Work on Pattern 5 started on September 23rd, 2016 and finished on October 25th.
Picots on the cotton, linen and silk pieces are all double twisted picots.
Picots on the gilt twist piece started as simple loop picots, but moved to a underhand loop to make them neater.
There were two potential approaches to handling the 'flowers' in the middle.
Method 1, suggested in the Paney/Levey book ( Le Pompe, 1559: Patterns for Ventian bobbin lace, Santina M. Levey & Patricia C. Payne, 1983 ISBN 0-903585-16-2)
I dislike this approach. The braid coming in from the left gets sewn into the central column. As it loops back to the left, it would have to cross over the existing braid without connecting - overlapped. Even though a pattern like this would be couched down on a garment, there is too much opportunity for the piece to get squished/deformed if there isn't a stable connection.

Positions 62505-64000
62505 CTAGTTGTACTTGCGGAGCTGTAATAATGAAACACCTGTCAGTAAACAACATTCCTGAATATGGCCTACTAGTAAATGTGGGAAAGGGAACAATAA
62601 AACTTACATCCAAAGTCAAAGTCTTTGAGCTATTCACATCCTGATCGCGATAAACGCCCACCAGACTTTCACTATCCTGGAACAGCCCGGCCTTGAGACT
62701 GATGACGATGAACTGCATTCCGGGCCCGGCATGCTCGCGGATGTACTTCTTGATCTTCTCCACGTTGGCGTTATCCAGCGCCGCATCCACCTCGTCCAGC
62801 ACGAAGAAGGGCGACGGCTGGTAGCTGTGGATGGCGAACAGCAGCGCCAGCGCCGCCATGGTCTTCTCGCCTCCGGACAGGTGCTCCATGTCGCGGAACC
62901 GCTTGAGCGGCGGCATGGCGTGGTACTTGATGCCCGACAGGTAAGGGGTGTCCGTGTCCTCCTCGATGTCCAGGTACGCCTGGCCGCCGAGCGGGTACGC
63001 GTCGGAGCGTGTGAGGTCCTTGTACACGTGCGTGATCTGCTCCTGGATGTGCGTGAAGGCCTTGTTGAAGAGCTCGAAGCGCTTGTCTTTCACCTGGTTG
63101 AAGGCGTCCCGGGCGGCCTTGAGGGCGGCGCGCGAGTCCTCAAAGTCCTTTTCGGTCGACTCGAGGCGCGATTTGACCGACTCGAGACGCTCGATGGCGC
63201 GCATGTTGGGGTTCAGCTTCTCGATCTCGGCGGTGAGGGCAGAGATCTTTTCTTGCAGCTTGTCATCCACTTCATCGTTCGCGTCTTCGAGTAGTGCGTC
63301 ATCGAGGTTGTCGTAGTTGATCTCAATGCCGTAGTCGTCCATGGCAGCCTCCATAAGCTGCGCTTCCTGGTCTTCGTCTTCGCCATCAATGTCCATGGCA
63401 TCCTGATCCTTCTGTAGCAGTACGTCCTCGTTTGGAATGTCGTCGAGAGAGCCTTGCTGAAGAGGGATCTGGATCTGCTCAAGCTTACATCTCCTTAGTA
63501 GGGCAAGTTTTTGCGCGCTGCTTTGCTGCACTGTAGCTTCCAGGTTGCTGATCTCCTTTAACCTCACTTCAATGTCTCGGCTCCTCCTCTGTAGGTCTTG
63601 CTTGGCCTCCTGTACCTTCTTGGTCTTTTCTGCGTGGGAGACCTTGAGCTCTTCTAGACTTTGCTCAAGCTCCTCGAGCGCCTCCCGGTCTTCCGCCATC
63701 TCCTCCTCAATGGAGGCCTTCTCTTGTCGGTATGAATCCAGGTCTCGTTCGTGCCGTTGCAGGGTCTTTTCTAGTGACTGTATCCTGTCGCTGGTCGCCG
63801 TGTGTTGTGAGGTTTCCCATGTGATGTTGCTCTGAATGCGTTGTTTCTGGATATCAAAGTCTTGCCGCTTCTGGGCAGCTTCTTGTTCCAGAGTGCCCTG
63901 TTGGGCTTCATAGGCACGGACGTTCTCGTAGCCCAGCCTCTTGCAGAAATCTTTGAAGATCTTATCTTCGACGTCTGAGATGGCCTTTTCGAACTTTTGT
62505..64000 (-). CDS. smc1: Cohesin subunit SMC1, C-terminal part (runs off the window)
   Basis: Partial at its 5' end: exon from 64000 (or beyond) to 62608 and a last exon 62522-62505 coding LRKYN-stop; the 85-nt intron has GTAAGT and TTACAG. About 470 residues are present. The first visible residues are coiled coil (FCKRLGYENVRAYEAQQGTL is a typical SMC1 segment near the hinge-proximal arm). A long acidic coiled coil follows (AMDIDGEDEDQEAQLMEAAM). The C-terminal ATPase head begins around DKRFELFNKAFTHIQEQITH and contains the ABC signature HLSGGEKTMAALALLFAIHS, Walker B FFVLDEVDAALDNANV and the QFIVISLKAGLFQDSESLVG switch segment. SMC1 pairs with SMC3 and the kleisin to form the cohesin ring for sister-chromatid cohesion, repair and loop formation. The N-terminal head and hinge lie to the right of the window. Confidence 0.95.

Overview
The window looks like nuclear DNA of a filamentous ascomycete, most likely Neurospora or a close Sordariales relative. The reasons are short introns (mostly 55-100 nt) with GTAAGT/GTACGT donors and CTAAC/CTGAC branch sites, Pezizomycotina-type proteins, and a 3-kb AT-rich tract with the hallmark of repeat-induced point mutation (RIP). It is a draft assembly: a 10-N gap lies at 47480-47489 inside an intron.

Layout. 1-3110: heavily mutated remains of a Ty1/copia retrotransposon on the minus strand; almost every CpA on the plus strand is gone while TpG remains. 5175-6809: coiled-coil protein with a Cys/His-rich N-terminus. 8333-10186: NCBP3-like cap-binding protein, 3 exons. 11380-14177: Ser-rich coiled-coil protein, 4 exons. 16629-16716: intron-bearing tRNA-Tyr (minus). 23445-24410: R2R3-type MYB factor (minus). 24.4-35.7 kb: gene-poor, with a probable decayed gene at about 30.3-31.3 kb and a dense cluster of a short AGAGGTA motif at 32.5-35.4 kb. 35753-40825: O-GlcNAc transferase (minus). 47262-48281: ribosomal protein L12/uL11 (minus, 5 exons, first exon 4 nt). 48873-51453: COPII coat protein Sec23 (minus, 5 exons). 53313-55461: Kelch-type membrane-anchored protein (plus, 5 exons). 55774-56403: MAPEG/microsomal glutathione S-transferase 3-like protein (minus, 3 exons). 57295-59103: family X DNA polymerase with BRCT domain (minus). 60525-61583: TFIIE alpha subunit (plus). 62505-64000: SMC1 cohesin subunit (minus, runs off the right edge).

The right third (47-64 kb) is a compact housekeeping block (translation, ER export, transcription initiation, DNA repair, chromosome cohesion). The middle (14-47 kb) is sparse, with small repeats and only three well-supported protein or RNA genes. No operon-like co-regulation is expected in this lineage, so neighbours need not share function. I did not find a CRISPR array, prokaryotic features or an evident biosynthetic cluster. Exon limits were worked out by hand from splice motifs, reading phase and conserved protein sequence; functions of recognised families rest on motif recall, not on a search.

Approach two, promoted by Bury Palliser ( History of Lace, Ed. 4, Bury Palliser, 1911 ISBN 0-486-24742-2 ), is the one I prefer and have used.
The center of the flower gets dense as each braid gets windmilled at the center. Temporary pins are placed, removed, and replaced as each new braid gets worked at the center.
The next area to talk about is the edges - the circle loops extending from the straightaways.
Welcome to the SCA blog of Lady Jane Caldwell. Lady Jane plays in 1534 and is interested in early period lace. Lady Jane hails from the Barony of Skraeling Althing in Ealdormere. Lady Jane is also a clothes whore who will wear clothing from multiple periods to either feel pretty or feel comfortable.